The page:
Our first whippet, Devo, had passed too early at only four years old. Right after, I was on a mission to find another one. This time I sought after breeders instead of looking through newspaper ads. I found one and made a call. She had one available. She had intended on showing it however its testicles did not drop. I went to take a look. One second of seeing him is all it took. Tiger, our miracle dog, came home with me that day.
Tiger was five months old when he joined our family. My husband was at work when I brought him home. He called and I said I had the cutest tiger on our bed. “Tiger?” He asked. “Yep, you’ll understand when you see him” I replied. He was a gorgeous red brindle, exactly like the coloring of a tiger. That’s how he got his name. He looked like one so he might as well be called it.
Wow, was he full of energy! Totally and completely opposite of Devo. He played and played and played and played some more. Poor Pancho had to put up with his antics. It’s was good though. They got along wonderfully.
Tiger had recurring diarrhea at first. It would go away then come back. It took a while to figure out what was causing it until finally, the vet found whipworms in his poop. A round of de-worming and it cleared up. Whew! We were so glad the mess and stress of it were gone.
He had major separation anxiety. We didn’t know why because he had the company of Pancho when we were away. I now understand it is common with whippets. Tiger would try to scratch and chew his way out of the room where we kept them while we were away. I tried spraying the area with cayenne pepper. That didn’t work. We tried several things. Nothing seemed to help until we got Trixie and Lexie. It stopped as soon as they joined our family.
Tiger was a hunter. Whippets were bred to hunt small prey like rabbits. I lost count of how many squirrels and rabbits he caught in our backyard. Once there was a squirrel sitting on top of our fence. He ran to it, jumped up, got it, did a full flip, and landed on his feet with the squirrel in his mouth. Absolutely incredible.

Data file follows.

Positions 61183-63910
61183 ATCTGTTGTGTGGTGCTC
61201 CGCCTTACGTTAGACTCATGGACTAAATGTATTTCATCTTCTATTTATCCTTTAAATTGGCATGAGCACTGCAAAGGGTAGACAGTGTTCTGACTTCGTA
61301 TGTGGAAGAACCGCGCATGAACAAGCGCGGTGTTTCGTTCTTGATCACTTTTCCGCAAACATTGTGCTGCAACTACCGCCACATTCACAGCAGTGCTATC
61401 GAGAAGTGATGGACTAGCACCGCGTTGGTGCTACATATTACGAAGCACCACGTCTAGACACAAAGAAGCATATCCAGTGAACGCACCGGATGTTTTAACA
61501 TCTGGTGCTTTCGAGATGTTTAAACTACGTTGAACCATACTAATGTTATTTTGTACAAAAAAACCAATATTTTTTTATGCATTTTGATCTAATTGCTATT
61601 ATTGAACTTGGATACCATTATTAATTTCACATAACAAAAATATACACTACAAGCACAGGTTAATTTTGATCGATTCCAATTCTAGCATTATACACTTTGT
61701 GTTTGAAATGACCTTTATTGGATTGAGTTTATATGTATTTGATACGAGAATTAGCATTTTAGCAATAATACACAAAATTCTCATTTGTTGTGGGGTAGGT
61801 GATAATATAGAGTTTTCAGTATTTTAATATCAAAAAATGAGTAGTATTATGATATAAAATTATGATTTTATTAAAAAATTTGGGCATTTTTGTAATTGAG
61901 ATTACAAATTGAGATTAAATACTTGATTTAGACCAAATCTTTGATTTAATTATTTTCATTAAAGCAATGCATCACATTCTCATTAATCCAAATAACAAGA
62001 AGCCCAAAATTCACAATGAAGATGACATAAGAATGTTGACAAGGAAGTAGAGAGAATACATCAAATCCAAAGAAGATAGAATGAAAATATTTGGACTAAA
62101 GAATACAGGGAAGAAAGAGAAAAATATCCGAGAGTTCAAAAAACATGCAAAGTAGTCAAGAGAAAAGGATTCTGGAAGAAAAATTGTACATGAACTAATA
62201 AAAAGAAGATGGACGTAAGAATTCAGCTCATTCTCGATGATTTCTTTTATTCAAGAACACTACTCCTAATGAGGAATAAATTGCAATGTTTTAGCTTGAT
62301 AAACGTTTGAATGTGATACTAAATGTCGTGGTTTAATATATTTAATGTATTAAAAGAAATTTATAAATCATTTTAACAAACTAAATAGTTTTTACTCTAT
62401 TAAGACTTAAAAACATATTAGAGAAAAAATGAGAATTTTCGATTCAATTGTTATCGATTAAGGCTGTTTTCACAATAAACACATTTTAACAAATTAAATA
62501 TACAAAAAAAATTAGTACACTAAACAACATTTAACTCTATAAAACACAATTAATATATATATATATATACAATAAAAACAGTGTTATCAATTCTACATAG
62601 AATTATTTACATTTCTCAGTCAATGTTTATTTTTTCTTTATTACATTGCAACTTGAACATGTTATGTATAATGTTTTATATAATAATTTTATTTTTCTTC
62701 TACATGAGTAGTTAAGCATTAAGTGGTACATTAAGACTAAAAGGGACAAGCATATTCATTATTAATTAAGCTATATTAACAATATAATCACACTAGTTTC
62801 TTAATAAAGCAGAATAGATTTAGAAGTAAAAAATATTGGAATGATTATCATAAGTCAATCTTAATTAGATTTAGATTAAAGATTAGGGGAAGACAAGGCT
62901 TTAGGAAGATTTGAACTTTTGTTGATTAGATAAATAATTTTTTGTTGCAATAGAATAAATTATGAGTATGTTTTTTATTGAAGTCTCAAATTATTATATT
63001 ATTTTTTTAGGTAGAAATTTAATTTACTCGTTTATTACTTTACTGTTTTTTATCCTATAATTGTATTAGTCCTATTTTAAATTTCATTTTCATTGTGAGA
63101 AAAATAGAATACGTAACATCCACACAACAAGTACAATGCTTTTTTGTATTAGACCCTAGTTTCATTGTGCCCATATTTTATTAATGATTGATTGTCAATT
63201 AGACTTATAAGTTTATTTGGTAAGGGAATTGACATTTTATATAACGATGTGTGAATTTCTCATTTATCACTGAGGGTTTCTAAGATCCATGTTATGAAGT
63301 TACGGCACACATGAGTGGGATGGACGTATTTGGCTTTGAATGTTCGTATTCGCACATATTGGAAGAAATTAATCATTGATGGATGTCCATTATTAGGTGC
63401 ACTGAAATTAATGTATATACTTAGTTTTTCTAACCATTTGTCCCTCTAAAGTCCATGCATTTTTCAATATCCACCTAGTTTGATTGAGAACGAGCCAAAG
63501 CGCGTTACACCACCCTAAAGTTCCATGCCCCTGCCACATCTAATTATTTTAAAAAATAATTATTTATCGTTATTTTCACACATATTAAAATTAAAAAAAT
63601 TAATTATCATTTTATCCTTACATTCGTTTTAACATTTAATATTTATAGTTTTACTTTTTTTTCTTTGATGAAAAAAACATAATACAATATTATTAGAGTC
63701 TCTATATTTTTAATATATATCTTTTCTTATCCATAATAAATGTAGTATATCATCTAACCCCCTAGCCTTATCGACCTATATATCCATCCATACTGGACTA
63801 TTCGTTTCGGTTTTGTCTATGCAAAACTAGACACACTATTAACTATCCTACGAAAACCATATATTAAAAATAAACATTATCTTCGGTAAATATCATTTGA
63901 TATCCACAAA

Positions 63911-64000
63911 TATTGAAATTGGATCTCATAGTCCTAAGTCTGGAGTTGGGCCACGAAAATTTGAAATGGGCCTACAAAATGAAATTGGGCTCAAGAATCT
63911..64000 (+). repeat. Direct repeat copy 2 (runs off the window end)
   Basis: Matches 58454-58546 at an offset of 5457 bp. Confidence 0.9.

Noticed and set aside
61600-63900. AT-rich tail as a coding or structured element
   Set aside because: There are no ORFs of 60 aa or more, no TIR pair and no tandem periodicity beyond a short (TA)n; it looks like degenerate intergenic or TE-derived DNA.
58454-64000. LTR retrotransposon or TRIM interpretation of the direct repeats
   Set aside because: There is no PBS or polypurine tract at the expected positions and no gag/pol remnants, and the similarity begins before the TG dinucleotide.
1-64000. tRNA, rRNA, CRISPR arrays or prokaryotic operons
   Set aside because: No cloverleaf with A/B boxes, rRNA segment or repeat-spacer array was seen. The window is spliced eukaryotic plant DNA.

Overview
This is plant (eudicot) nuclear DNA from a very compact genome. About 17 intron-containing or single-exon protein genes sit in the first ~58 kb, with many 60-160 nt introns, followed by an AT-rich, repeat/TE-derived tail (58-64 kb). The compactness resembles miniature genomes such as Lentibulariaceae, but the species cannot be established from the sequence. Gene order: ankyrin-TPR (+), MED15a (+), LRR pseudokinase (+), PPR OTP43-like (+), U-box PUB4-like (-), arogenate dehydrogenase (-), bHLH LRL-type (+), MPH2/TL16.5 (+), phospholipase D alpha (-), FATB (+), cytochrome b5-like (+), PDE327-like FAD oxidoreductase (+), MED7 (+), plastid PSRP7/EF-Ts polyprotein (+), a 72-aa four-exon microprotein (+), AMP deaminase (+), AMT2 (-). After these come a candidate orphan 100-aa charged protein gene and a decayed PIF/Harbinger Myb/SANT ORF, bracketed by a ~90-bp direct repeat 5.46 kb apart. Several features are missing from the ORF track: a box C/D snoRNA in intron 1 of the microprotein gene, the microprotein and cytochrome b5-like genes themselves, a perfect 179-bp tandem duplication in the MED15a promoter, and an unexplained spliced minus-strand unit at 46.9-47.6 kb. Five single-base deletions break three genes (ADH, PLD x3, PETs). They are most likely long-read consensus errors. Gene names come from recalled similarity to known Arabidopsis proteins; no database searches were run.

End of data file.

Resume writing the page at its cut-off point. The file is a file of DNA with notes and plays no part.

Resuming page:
He had a sweet nature and loved to cuddle. Nap time was a race to the couch. If one of us headed toward the couch, he’d zoom right to it and get his spot right by our legs.
Over time we noticed some lumps on him. It is common for dogs to develop fatty lumps. Pancho had some and we had them removed. We decided to do the same with Tiger. This time though, we got some bad news. The lumps were cancer, sub-cutaneous lymphoma. The vet told us he would only have about 3 months to live. Chemotherapy was not an option because it rarely is successful with that type of cancer.
Our vet advised us to make every day for Tiger a good one. Easy to do since it meant doing what we always do and spoil our hounds. Three months came and went. And a year, and another. He defied all and kept going. He was our miracle dog.
Tiger started feeling poorly. We took him to a specialist and discovered he needed his spleen removed. Since he was doing fine otherwise, we had the surgery done on him. Lab results showed no trace of cancer. Both the specialists and the vet surgeon were completely amazed. They knew his history. Both agreed he truly was a miracle dog.
He made it another two years. That’s three years and 9 months longer than he was supposed to live. The sub-cutaneous lymphoma finally caught up with him. It went into his organs and system. We miss our miracle dog dearly. He taught us to not give up hope too quickly and to make every day a good one.